Dear Editor,

David Moore (Letters, 22/04/2022) appears to have misunderstood the Council decision on the Aquatics Strategy and the capital costs of funding an indoor aquatics facility should Council decide to undertake this project.

Council has heard, through an extensive and prolonged community consultation, that the community wants an indoor aquatics facility and Council has accepted the Aquatics Strategy finding that there is a “need” for a facility. However, Council is rightly taking a cautious approach in their decision making. They have decided at this point to fund a feasibility study and business plan which will identify the likely capital costs and ongoing operational costs of a facility. DIAC has provided Council with their own scoping study (2018) and interim business plan (2021) but Council is appropriately engaging external consultants to consider the Shire-wide potential. Council has not decided to fund a Warm Water Pool in Daylesford as Mr Moore has asserted. Any decision about a location, or even whether to proceed, will depend on the outcome of the feasibility study, business plan, and the identification of funding options.

Mr Moore draws comparisons with the decision about the Rex. However, the decision to purchase and renovate the Rex was made by the Council of the time with limited community consultation, no overall plan and with costings that appear to have been done hastily and without expert advice. It appears that the current Council has learned the lessons of history and is taking a much more careful and considered approach to an indoor aquatics development.

Aquatics facilities in Australia are rarely funded entirely by local government. In most cases, state and federal government contributions cover most, if not all,  of the capital costs. As an example, if the capital cost of an aquatics facility in the Shire was $20 million, and $15 million came from government grants, the balance would need to come from Community fundraising, other sources and the Shire Council.  DIAC modelling estimates the Shire’s direct contribution as less than $3 million. This contribution would be offset by reduced maintenance costs for the existing Daylesford pool (estimated at $250K per annum). If a decision was made to proceed, the Shire would not spend additional funds (estimated at $3.2 million to $4.5 million) upgrading the existing pool with heat pumps as recommended in the Strategy for what many see as marginal benefit. Furthermore, the Shire would have options in relation to the existing pool site.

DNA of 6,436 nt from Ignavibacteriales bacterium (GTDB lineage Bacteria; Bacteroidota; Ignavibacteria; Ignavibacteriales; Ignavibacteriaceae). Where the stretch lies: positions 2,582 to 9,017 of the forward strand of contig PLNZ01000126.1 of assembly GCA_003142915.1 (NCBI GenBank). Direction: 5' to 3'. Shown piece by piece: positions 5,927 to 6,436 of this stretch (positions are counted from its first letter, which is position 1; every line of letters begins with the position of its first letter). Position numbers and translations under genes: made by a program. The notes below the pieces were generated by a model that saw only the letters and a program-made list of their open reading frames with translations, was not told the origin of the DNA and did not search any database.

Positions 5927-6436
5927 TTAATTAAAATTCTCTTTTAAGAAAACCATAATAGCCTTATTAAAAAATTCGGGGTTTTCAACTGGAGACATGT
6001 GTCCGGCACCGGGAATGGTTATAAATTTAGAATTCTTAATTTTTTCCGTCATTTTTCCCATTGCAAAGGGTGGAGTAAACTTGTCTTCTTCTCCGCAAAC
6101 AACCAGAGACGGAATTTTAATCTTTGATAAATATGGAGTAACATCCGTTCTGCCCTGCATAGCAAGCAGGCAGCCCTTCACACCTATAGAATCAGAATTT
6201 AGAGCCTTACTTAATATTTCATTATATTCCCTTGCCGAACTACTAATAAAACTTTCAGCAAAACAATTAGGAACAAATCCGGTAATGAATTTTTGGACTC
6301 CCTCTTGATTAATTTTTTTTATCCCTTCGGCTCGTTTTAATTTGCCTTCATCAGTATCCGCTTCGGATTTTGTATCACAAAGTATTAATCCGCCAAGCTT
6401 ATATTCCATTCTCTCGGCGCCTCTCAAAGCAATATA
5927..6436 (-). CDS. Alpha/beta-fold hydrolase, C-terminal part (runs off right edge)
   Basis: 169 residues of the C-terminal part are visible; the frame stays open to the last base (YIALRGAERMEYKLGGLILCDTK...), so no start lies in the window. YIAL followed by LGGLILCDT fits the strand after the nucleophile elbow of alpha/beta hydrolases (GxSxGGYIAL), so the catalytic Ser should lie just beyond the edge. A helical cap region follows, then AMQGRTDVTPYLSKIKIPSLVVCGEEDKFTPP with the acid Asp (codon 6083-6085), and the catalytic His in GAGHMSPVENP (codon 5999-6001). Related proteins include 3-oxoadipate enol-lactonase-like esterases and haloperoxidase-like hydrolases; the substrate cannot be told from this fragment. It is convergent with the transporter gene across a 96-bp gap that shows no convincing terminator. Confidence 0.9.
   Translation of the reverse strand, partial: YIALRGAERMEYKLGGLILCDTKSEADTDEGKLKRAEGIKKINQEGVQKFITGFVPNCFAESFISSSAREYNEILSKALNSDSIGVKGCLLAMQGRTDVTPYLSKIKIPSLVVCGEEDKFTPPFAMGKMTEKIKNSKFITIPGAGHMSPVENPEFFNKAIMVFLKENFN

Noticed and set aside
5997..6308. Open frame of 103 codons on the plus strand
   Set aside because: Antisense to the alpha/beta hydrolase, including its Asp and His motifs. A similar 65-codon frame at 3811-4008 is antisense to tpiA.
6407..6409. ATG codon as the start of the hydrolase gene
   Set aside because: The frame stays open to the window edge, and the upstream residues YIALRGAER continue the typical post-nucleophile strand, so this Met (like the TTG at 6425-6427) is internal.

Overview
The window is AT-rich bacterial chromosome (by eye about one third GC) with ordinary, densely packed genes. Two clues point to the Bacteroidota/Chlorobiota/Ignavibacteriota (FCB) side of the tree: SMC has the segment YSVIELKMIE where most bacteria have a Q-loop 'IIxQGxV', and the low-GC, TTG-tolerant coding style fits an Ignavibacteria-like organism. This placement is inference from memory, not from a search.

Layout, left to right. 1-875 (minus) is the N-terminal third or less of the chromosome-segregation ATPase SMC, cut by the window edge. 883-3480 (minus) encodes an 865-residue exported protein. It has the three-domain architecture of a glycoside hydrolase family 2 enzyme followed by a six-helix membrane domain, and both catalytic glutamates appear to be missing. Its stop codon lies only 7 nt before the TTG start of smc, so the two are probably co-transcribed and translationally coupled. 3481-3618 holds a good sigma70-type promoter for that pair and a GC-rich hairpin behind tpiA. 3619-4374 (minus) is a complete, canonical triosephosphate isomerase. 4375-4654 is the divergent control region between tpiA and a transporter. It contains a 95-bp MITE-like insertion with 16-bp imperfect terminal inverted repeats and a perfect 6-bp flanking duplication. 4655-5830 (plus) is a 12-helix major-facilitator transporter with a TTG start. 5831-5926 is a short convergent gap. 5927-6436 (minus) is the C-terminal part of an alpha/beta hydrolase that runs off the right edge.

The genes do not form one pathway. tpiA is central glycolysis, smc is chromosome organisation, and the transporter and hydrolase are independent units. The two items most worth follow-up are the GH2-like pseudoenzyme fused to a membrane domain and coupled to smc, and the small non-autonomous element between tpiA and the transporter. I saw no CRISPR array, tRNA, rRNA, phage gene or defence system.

It was confirmed by Council, in response to a question from Jim Foster at the April 20 Council meeting, that an indoor aquatic centre servicing Hepburn Shire is likely attract 100K to 200K visits per annum. The DIAC interim business plan estimated 126,000 pool visits in modelling that supported a “break-even” operation.   A break-even operation would substantially reduce the annual operational costs for Shire pools. Unlike the Rex, an indoor aquatics facility could be a cost saving investment.

Tim Bach
Secretary, Daylesford Indoor Aquatic Centre

Editorial note: Tim Bach is editor of the Wombat Post but he did not participate in the editorial decision to publish this letter.